I find it fascinating how photographs use the visible world as their material. This way photography allows an interesting viewpoint to questions about reality and fiction. It also enables those “fixed points” of the visible for the imaginary to come through. The proof-like quality of photographs (when they are quoting to a certain place or a certain moment in time) is mixed with undefined and ambivalent attributes and details. I am interested in those “invisible” aspects within photographs. What can be found and recognized within the material visible surface, what is unseen, but yet existing.
- Your pictures seem to be so near to the Painting. Does this artistic field influenced your work?
Yes, I think painting is overall very essential… But I do get influenced from various fields and sources; literature, visual arts, cinema, nature. Recently I have been thinking of Cézanne´s paintings quite much and also Swedish artist Karin Mamma Andersson´s works are wonderful. I often return to atmospheres present in Ingmar Bergman´s films. The Finnish artist Ulla Jokisalo´s photography based works and also Francesca Woodman´s photographs were influential to me while I was studying.
- The subjects of your pictures are Always women. Why do you prefer to hide their faces or to show only a part of their bodies?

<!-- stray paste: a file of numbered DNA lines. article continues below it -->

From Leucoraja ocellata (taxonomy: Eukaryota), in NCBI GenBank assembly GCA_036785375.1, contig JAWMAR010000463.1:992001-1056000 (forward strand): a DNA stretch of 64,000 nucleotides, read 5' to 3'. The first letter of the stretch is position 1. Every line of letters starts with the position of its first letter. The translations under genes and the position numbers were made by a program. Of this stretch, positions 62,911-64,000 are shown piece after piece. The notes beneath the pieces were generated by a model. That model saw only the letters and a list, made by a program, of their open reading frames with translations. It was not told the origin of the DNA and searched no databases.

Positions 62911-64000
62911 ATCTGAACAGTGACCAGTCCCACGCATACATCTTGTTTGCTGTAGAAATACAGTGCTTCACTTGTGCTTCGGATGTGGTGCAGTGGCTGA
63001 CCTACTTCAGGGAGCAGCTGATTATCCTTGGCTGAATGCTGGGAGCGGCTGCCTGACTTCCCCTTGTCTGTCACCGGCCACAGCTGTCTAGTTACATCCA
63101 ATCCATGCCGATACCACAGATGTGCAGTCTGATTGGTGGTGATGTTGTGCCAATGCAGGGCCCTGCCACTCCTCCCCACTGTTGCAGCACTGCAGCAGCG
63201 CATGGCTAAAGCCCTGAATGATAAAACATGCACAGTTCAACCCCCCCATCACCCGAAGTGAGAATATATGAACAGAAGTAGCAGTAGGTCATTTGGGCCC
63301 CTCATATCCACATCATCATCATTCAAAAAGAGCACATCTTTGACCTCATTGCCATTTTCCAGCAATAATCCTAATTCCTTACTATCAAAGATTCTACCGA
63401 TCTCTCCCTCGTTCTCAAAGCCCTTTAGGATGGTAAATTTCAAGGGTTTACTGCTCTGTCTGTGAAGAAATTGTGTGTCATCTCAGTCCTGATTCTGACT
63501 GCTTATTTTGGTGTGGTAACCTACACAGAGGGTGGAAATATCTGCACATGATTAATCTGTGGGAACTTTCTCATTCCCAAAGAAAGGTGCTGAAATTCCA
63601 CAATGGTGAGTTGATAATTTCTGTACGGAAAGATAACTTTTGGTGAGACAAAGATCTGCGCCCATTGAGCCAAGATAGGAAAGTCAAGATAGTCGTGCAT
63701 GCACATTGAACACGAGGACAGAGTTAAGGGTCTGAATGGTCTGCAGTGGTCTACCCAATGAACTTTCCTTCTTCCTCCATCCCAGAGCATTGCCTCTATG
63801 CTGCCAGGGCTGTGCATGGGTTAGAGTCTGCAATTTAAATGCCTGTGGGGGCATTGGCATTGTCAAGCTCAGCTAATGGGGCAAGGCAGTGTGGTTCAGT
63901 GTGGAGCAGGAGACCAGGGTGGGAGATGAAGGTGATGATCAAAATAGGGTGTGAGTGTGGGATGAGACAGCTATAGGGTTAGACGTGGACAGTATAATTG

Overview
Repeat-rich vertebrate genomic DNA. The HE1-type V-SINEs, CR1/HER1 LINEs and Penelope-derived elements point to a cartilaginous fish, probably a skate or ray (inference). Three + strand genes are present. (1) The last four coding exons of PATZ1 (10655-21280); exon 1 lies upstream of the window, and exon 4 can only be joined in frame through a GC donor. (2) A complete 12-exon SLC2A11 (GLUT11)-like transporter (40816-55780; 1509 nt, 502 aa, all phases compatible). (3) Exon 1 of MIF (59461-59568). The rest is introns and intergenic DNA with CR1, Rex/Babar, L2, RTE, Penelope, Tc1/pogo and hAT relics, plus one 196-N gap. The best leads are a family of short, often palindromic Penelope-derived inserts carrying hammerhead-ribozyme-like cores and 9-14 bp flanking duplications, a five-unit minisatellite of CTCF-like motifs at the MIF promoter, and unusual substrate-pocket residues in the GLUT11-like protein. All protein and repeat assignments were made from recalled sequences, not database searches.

The figure of a girl or a woman seems to be the most familiar to me. The figure is not a certain or specific person, but more like a character who sometimes can appear in different scales as a paper figure or something between a person and an image. So far I have mostly photographed people I know really well, such as close friends or relatives. I think it affects the setting and atmosphere of the image, and there is usually more time and and freedom to work with familiar people. My little sister has been the model for my images for quite a long time, but I still feel she is an “character” more than a specific person. I think this character can also be present in small and subtle references, for example red colour or curtain, lock of hair or something similar.
- What is the message do you want do you want to pass on by your photos?
I hope my works would remain open-ended to the viewer – so that they could convey the viewer´s own experiences and memories too. Even a little detail, an atmosphere, light or a colour can evoke something unspoken or oddly true. My aim is not to create clear ‘narratives’, as this would reflect the idea of linear storytelling too closely. However linking together different intermediate connections is important. Maybe the term ‘associating’ would explain these links more precisely.
- In your pictures what have not to fail? What are your focus and your foundation?
I try to approach a precise moment or atmosphere through my works, even thought it´s hard to describe what actually creates that preciseness.. it is perhaps like an attuned “balance” between the different details and images.
- How do you imagine your next picture?
I think more lately I have been interested in different materials which appear in the images, such as wood material and through that (which means not only wood as material, but also matter as opposite to form, something that flows freely between different forms and objects).
I hope I can continue to explore with these things…